Monday, June 27, 2011

Childhood Summer Memories, Part IV

All of the neighbors on Mimosa Drive had a huge block party every year on the Fourth of July.  As a young child, I looked forward to these outdoor social events. A smorgasbord of food could be found on red and white checkered card tables joined perfunctorily in the middle of the street; barbecued links, brisket, hamburgers, chips, cole slaw, potato salad, raw vegetables and fresh fruit. The dessert table was a sinful temptation for all of the women, but it was always where I stopped to fill my plate. The appetizing smells drifting through the thick, humid air always made my mouth water. 

My mom rolled our upright piano out into the street and provided music for everyone.  As the night wore on, people gathered around and sang along. Some danced cheek-to-cheek and moved around like stiff grasshoppers. I never quite understood why the adults grew friendlier and louder, but I did know that those adult beverages I was banned from had something to do with it.

The neighborhood kids and I played hopscotch, roller-skated and jumped rope while we waited for the main event. The summer heat and nagging mosquitoes never stopped us from having a good time, even though I was always the main target.

*
Sweaty supple skin

A mosquito’s sweet dessert

Temptation buzzing

*

We spent days practicing for the talent show to be performed for the grown-ups.  One neighbor’s mom was a seamstress, and she loved making elaborate costumes (with our help, of course).  We had so much fun prancing around the animated parents and making them laugh. Their lawn chairs lined the curbs, and we would parade up and down the street like kids on Halloween.

We always stayed up way too late so we could set off fireworks. Boom, boom, boom, even brighter than the moon, moon, moon.* I was lying in the grass with my friends watching the colorful explosion in the sky when all of the sudden I heard screaming.  In the blink of an eye, all became still and silent.

I looked up to find people hovered around an older boy I did not know.  I ran over to see what all the commotion was about, but my mom stopped me before I could make it through the crowd.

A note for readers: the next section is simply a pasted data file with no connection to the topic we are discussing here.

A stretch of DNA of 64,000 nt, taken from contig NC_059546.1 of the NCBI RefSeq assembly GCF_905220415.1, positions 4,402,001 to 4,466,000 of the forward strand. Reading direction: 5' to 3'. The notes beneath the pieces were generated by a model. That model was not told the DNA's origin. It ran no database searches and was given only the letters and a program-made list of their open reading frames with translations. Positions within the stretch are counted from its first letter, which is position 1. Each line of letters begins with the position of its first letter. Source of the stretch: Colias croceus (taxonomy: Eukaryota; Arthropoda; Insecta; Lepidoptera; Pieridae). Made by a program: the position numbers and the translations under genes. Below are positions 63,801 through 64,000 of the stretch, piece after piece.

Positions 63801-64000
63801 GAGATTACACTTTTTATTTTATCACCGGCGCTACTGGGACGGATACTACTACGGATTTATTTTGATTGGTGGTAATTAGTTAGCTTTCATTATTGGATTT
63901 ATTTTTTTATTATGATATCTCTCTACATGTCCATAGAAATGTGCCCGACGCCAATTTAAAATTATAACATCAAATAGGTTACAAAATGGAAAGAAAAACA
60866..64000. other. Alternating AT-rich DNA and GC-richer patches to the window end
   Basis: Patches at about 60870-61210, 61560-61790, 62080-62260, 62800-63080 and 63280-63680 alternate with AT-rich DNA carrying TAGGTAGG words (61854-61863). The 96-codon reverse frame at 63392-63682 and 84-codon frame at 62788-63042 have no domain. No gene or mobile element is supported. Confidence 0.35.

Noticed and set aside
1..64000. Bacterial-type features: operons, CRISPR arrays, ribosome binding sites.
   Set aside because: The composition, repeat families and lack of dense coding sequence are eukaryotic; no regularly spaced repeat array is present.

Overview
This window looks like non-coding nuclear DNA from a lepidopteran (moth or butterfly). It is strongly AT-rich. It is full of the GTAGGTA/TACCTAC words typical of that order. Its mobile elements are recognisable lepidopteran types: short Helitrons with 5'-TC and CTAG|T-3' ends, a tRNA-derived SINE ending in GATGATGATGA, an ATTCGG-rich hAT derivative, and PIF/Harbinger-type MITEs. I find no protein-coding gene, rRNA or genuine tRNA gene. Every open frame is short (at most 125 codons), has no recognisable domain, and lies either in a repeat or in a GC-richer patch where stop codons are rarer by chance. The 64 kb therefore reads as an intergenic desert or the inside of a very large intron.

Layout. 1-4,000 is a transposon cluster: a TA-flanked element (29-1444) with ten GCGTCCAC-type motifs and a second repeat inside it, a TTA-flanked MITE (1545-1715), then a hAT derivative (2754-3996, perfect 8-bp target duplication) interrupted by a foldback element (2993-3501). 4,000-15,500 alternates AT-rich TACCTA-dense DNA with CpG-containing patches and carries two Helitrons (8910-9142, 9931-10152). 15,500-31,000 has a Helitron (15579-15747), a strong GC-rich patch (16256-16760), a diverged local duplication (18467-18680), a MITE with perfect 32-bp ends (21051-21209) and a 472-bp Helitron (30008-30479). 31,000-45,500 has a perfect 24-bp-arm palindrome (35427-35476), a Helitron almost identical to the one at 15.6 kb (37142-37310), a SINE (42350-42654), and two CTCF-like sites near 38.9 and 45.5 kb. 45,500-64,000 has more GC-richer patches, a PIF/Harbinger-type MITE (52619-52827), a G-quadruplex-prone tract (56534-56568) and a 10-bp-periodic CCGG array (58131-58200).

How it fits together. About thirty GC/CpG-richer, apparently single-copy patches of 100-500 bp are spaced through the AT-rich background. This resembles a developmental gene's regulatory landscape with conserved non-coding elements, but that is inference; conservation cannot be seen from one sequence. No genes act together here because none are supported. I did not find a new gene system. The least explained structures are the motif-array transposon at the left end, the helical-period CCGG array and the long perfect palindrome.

“Don’t come any closer, honey,” she said.

“Why not?  What happened?” I asked.

“A teenager had fireworks explode in his hand and face. He’s badly hurt.  We’re going in now.”

I reluctantly followed my family inside, turning around several times to sneak a peek.  I never got a close look, and I never saw that boy again. I stayed away from firecrackers for many years.

*
The Fourth of July

fireworks exploding

in his face
*

@laurie kolp

Prompt inspiration: Poetry Jam- Use lyrics from a song

*Katy Perry, "Firework"

11 comments:

Peggy C. said...

You described so vividly. That sounded like lots of fun (until the accident at the end.) I dislike fireworksvery much for that reason.

beccagivens said...

The beginning was a wonderful walk down memory lane - what I imagine as a great way to celebrate the 4th in a happy close neighborhood ... until the sad ending. Personally handling fireworks always scare me ... I enjoy their dangerous beauty from afar ... however, this season we have a fire ban - so we can only use our imaginations. Great write!

beccagivens said...

forgot to add:

A mosquito’s sweet dessert is an awesome line!!

Laurie Kolp said...

Thank you both! I miss those block parties.

Heaven said...

You described the party scene clearly like I was there too. Too bad about the boy; I have seen those kind of accidents too.

Nice to meet you~

Mary said...

Laurie, I love reading your childhood reflections. They trigger my own. Fireworks were / are illegal in Wisconsin though, except for sparklers and snakes!! Some people acquired the illegal ones anyway by going to Illinois. I remember sitting in the backyard on 4th of July (often wrapped in a blanket, as it was often cold) and watching the fireworks shot up from a park across the river. I enjoyed this so much. It must have been awful to see the fireworks explode in the boy's face. Wisconsin has good reason for outlawing them.

Neva Flores said...

A wonderful story of the glories of summer and the tragedies that can be. Well written

Karen said...

Ah, summer! Great story.Love the mosquito lines.

Roger said...

We didn't have grass to lay on in NYC back then, as we lived in an apartment building. We'd go on my sister's big bed and watch the fireworks from her window while she and my parents watched TV. Your description of the times makes me wish I had a nice backyard instead to layy back and enjoy the collusion of nature and man-made sparkles in the sky.

Brian Miller said...

a scary reality, saw it happen once as a kid...your description of the party invites us into it...and nice blend of prose and poetry and Katy Perry...i enjoy that song...

Helen said...

I'm trying to visualize a piano being rolled out of the house and into the street ~ what an image it must have been. All of your memories so vivid, and a reminder of the real dangers posed by fireworks.